The production of Pride and Prejudice, playing at Playhouse on Park in West Hartford through March 8tht, is described by director Jason O’Connell as “a screwball rom-com…playful, irreverent.” Add in gender swapping roles, and the show can be seen as a charming and entertaining piece of theater that remains faithful to Jane Austen’s classic novel. However, in some respects, what holds back this version of playwright Kate Hamill’s vision is its tameness. It is spirited and has a mischievous streak to it, but the production would have benefitted from more histrionics, not less.
As with the book, the play revolves around the Bennet family—mother, father and their four daughters--Jane, the family beauty; Mary, the plain, perpetually gloomy sister; Lizzy, independent-minded and strong-willed; and Lydia, young and impetuous. Mrs. Bennet’s sole purpose in life is to find her daughters suitable husbands, both to aid the family’s fortunes as well as ensure happiness for each young woman. A succession of men enters their lives to varying degrees of success, but the focus centers on Lizzy and the enigmatic Mr. Darcy. Their initial encounter, reserved and cool, with ups and downs that confound and embarrass, develops into a relationship that becomes rooted in mutual admiration and, dare I say, love.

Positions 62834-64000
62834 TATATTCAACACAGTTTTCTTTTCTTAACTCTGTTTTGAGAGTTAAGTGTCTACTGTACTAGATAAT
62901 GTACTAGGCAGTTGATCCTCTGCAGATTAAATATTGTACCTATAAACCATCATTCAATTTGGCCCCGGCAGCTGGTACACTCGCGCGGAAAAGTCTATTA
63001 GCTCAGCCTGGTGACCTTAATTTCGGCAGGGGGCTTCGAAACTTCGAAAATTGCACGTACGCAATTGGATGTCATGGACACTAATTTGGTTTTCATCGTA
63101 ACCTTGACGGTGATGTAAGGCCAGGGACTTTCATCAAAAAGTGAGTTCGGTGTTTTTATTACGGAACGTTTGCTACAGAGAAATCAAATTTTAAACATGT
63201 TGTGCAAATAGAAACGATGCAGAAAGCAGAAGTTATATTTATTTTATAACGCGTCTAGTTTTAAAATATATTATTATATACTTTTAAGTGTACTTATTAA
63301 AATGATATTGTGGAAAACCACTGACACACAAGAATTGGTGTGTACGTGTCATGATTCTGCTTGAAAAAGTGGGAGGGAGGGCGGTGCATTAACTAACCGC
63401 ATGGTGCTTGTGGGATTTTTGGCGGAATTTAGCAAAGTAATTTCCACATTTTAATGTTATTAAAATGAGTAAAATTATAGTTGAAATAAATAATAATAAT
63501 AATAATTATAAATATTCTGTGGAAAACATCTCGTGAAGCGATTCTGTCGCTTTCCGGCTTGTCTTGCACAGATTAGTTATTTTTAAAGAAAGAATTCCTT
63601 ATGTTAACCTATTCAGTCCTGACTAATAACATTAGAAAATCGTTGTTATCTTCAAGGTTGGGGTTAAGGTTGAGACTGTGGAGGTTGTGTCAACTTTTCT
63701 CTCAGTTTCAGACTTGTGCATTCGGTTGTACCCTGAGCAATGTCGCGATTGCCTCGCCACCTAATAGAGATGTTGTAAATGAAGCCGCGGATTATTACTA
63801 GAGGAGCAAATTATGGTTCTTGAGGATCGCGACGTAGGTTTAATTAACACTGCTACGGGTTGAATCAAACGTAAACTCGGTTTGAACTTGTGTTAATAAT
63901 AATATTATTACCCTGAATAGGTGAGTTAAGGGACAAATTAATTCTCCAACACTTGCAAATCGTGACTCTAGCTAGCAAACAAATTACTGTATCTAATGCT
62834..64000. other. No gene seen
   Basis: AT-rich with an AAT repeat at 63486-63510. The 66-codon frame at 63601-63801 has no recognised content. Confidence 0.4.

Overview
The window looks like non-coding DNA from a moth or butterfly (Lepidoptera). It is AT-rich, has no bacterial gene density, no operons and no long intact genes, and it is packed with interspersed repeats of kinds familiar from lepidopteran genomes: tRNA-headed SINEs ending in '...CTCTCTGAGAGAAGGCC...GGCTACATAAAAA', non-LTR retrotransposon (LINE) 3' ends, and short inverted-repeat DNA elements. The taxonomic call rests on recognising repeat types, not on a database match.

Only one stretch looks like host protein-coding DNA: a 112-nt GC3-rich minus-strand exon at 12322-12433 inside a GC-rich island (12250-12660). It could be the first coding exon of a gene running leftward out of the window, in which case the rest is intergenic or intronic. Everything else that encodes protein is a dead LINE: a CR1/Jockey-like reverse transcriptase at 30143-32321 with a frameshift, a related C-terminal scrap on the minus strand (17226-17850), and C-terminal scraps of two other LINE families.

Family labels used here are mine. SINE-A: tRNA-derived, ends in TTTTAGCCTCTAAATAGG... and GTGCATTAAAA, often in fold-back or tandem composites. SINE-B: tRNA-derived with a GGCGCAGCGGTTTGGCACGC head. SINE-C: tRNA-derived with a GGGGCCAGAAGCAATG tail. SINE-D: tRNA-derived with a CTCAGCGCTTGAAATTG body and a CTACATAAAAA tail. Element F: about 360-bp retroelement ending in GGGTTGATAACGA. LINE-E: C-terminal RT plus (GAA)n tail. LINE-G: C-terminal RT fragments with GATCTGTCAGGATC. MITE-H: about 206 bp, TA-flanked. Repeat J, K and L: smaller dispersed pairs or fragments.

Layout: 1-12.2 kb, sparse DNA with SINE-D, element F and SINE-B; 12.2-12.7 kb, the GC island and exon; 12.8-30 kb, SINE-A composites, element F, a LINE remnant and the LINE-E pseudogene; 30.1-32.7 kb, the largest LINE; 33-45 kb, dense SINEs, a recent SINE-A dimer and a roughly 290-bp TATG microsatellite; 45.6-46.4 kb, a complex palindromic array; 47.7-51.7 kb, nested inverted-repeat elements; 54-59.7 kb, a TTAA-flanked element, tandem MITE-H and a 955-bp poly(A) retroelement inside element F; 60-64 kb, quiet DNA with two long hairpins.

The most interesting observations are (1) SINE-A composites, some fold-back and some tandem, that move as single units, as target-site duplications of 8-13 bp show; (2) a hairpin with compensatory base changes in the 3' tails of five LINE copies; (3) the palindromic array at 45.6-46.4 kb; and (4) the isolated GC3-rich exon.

Ms. Hamill preserves the essence of the novel, chiefly the pride individuals foster upon themselves and the prejudices people in 19th century England had towards those deemed at a lower social and economic standing. Her sometimes eccentric and madcap devices may not be to the liking of Austen purists, but they can prove to be humorous and diverting, especially to audience members not familiar with the source material.
For the most part, the acting troupe is fine; some of the performances are slightly stilted. Three of the notable actresses include Kelly Ketourneau, a delight as Lydia Bennet. She imbues her character with a devil-may-care view of life, a spunkiness, but also a naiveté that provides more nuance to the role. Jane Bradley, who portrays both Mr. Bingham and Mary Bennet, is highly entertaining as the sullen Mary. Her deadpan delivery and glowering expressions enliven the show. Maia Guest is a scene stealing dynamo as Mrs. Bennet. Her pleadings, whimpering, and fatalistic mindset can be hilarious, but sometimes overwhelm the other actors in her vicinity. Kimberly Chatterjee’s Lizzy Bennet comes across as principled, but not as forceful with her convictions or adamant about her desires or beliefs. While Nicholas Robert Ortiz’s Mr. Darcy is aloof, proud, and awkward among the ladies, he is almost too reticent in the role. The other cast members - Nadezhda Ame as Jane Bennet, Sophie Sorensen as Mr. Bennet, Matthew Krob as Wickham, Mr. Collins, and Miss Bingley – provide solid support to the production.
Director Jason O’Connell keeps the pacing up tempo and the character transitions quick. The comical scenes work better in conveying the tone of the work. The more serious-minded portions of the play are less captivating. The infusion of modern day music into the ballroom sequences are amusing and smile provoking. However, its incorporation is overused, which lessens its overall playfulness.
Pride and Prejudice, playing at Playhouse on Park through March 8th. Information and tickets at: https://www.playhouseonpark.org/
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